Generic Radio Workshop Script Library (BACK)

Series: Miscellaneous Single Episodes
Show: The Magic Key: A Sunny Morning
Date: Feb 05 1939

CAST:
HOST, Ben Grauer
DOÑA LAURA, an old woman
DON GONZALO, an old man
PETRA, a young woman
JUANITO, a young man

HOST:

... THE MAGIC KEY takes you now into the realm of the theater. The play -- "A Sunny Morning," a delicate and facile little comedy from the Spanish of the Quintero brothers. The star -- the distinguished American actress, Miss Eva Le Gallienne, assisted today by H. Cooper Cliff. THE MAGIC KEY presents Eva Le Gallienne.

SFX:

APPLAUSE

MUSIC:

AN INTRODUCTION ... SUNNY AND SPANISH ... THEN BEHIND--

HOST:

The scene -- a bright sunny morning in the corner of a park in old Madrid. Approaching a brightly-painted bench and leaning on the arm of her maid is Doña Laura, a handsome, white-haired lady of about eighty. Doña Laura, played by Miss Le Gallienne, speaks.

MUSIC:

OUT

DOÑA LAURA:

(SIGHS) I'm so glad to be here. I was afraid my bench would be occupied. What a beautiful morning!

PETRA:

The sun is too hot.

DOÑA LAURA:

Oh, yes, to you, who are only twenty. Oh, I feel more tired today than usual. (CHUCKLES) Run along, if you want to chat with your guard.

PETRA:

He's not mine, señora; he belongs to the park.

DOÑA LAURA:

He belongs more to you than he does to the park. (CHUCKLES) Go and find him, but remain within calling distance. Wait a moment, Petra.

PETRA:

What does the señora wish?

DOÑA LAURA:

Well, you've forgotten to give me my bread crumbs.

PETRA:

Here, señora. (MOVING OFF) Adios.

DOÑA LAURA:

(TO HERSELF) Ah, here come my birds. They know just when to expect me. (TOSSES CRUMBS) These are for the spryest, these are for the gluttons, and these for the littlest ones who are the biggest rogues of all.

DON GONZALO:

(APPROACHES, GRUMBLING) Those priests! Idling their time away! They should be saying mass.

JUANITO:

You can sit here, señor. There is only a lady.

DON GONZALO:

I won't, Juanito. I want a bench to myself.

JUANITO:

But there is none.

DON GONZALO:

That one over there is mine.

JUANITO:

There are three priests sitting there.

DON GONZALO:

Well, rout them out. (BEAT) Have they gone?

JUANITO:

No, indeed. They are talking.

DON GONZALO:

Just as if they were glued to the seat. No hope of their leaving. Oh, come on, Juanito.

DOÑA LAURA:

(INDIGNANT) Why, look out!

DON GONZALO:

Are you addressing me, señora?

DOÑA LAURA:

Yes, you.

DON GONZALO:

What do you want?

DOÑA LAURA:

Well, you frightened away my birds.

DON GONZALO:

What do I care about the birds?

DOÑA LAURA:

But I do.

DON GONZALO:

This is a public park.

DOÑA LAURA:

Then why do you complain that the priests have taken your bench?

DON GONZALO:

Señora, we've not met and I cannot understand why you take the liberty of addressing me. (MOVING OFF) Come, Juanito.

DOÑA LAURA:

(SCOFFS, TO HERSELF) Disagreeable old man! Why is it some people must get so fussy and cross when they reach a certain age? (CHUCKLES) I'm glad! He's lost that bench, too. Serves him right for scaring the birds. (SHORT LAUGH) He's furious. Poor man! He's wiping the perspiration from his face. Here he comes. A carriage couldn't raise more dust than he does with his feet.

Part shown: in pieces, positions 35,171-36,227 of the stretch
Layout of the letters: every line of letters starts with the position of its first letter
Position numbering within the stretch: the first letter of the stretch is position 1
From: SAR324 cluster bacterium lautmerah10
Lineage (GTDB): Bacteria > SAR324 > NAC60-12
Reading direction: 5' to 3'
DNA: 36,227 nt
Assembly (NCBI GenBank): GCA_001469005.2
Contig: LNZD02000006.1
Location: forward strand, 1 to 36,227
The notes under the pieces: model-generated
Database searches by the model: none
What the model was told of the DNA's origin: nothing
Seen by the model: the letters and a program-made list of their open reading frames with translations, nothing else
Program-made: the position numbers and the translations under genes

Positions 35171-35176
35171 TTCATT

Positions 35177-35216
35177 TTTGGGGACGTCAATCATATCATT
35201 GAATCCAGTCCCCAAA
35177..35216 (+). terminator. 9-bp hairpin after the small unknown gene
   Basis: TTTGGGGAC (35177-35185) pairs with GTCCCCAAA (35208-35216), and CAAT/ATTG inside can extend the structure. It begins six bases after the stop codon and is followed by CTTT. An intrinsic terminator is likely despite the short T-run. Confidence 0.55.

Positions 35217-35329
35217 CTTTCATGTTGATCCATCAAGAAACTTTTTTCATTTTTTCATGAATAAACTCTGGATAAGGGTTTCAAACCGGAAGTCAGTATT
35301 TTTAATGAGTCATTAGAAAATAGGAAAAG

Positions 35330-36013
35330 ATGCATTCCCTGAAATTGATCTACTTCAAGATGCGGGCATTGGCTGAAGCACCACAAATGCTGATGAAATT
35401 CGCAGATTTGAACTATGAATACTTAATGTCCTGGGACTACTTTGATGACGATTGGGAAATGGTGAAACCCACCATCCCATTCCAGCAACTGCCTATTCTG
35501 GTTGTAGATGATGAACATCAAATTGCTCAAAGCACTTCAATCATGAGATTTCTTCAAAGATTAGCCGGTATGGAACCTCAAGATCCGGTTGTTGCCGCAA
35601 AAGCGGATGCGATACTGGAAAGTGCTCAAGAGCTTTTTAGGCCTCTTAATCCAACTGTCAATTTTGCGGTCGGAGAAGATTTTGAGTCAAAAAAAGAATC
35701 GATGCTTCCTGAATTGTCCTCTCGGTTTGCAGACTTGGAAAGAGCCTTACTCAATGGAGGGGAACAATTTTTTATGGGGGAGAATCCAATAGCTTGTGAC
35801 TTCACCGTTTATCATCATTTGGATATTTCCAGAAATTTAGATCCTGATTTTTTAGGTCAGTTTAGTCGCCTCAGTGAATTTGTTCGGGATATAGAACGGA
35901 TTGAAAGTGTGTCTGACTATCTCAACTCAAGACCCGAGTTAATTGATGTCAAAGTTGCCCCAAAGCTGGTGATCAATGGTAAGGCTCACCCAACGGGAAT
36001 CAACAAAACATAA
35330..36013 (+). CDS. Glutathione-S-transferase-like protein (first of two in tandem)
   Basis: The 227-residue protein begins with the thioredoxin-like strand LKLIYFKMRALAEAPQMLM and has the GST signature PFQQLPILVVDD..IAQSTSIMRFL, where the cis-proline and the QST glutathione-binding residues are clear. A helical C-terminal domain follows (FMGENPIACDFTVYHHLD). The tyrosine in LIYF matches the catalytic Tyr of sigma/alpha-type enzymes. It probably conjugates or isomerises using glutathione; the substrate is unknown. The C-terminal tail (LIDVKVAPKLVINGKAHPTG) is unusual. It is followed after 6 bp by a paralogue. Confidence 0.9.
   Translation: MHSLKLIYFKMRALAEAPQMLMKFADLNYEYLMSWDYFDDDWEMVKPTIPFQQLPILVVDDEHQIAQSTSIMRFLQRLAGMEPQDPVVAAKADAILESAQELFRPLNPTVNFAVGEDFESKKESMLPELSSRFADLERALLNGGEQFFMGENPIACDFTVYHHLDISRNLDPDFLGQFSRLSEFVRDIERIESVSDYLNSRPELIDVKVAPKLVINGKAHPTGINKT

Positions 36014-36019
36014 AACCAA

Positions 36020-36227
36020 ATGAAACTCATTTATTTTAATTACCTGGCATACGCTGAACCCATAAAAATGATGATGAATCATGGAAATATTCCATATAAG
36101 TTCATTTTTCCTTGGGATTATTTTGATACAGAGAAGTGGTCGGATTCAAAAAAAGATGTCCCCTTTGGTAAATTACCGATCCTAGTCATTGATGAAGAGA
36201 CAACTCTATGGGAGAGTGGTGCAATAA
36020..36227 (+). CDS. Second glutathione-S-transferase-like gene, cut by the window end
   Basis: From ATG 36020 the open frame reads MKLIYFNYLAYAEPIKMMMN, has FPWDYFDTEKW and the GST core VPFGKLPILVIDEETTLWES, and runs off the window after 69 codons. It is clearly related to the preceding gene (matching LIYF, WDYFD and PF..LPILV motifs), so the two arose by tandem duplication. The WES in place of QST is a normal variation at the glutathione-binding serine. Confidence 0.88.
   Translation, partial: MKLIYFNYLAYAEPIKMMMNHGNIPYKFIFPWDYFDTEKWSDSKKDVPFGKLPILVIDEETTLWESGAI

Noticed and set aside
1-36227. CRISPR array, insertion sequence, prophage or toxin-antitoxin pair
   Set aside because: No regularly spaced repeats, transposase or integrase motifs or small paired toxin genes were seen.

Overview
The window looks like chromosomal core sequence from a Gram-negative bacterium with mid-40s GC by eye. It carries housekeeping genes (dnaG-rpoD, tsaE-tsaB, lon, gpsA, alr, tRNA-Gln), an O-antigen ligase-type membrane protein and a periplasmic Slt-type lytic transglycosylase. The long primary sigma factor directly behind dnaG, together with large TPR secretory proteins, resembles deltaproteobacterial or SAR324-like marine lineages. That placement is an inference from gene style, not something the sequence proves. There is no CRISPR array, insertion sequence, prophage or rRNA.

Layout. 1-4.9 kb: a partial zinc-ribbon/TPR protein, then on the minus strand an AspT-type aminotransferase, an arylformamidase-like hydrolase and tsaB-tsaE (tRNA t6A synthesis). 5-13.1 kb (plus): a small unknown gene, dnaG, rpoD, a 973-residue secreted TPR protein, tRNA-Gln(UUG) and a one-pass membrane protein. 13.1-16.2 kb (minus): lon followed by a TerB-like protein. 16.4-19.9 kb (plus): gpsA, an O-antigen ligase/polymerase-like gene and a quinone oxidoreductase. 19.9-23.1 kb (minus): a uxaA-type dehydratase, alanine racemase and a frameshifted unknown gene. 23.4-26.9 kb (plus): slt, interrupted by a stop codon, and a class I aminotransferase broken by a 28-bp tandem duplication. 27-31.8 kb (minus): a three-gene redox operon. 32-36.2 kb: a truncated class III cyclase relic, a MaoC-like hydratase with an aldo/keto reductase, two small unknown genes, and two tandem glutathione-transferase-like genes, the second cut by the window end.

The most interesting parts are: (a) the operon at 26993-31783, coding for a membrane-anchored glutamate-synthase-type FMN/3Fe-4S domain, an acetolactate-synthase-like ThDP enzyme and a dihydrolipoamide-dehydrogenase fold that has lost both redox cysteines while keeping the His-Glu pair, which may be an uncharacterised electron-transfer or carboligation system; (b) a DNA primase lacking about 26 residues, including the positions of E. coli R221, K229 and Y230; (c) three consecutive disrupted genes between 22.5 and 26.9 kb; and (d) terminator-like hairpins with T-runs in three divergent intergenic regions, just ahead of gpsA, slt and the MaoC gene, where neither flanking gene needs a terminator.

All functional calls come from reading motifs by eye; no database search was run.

DON GONZALO:

Well? Have the priests gone yet, Juanito?

JUANITO:

No, indeed, señor. They are still there.

DON GONZALO:

Well, the authorities should place more benches here for these sunny mornings. Ah, I suppose I must resign myself and sit on the bench with the old lady. (MUTTERS, TO Doña LAURA) Good morning.

DOÑA LAURA:

(UNHAPPY) Oh, you here again?

DON GONZALO:

(STIFF) I repeat that we've not met.

DOÑA LAURA:

You should have asked permission to sit on this bench, which is mine.

DON GONZALO:

The benches here are public property.

DOÑA LAURA:

I thought you said the one the priests are sitting on was yours.

DON GONZALO:

Very well, very well. I have nothing more to say. (TO HIMSELF) Senile old lady! She ought to be at home knitting and counting her beads.

DOÑA LAURA:

Now, don't grumble any more. I'm not going to leave just to please you.

DON GONZALO:

If the ground were sprinkled a little, it would be an improvement.

DOÑA LAURA:

Hm! You use your handkerchief as a shoe brush, do you?

DON GONZALO:

Well, why not?

DOÑA LAURA:

Do you use your shoe brush as a handkerchief?

DON GONZALO:

What right have you to criticize my actions?

DOÑA LAURA:

A neighbor's right.

DON GONZALO:

(SCOFFS) Juanito, my book. I don't care to listen to nonsense.

DOÑA LAURA:

You're very polite, I must say.

JUANITO:

Here, señor.

DON GONZALO:

Fine. Now my glasses, Juanito. (BEAT) And, er, my magnifier.

DOÑA LAURA:

(SUPPRESSED CHUCKLE) I thought you were going to take out a telescope next.

DON GONZALO:

Oh, you again?

DOÑA LAURA:

Your eyesight must be keen.

DON GONZALO:

Keener than yours is.

DOÑA LAURA:

That's evident.

DON GONZALO:

Ask the hares and partridges.

DOÑA LAURA:

Oh, you hunt, do you?

DON GONZALO:

Oh, yes, señora. Every Sunday I take my gun and dog and go to one of my estates near Aravaca and kill time.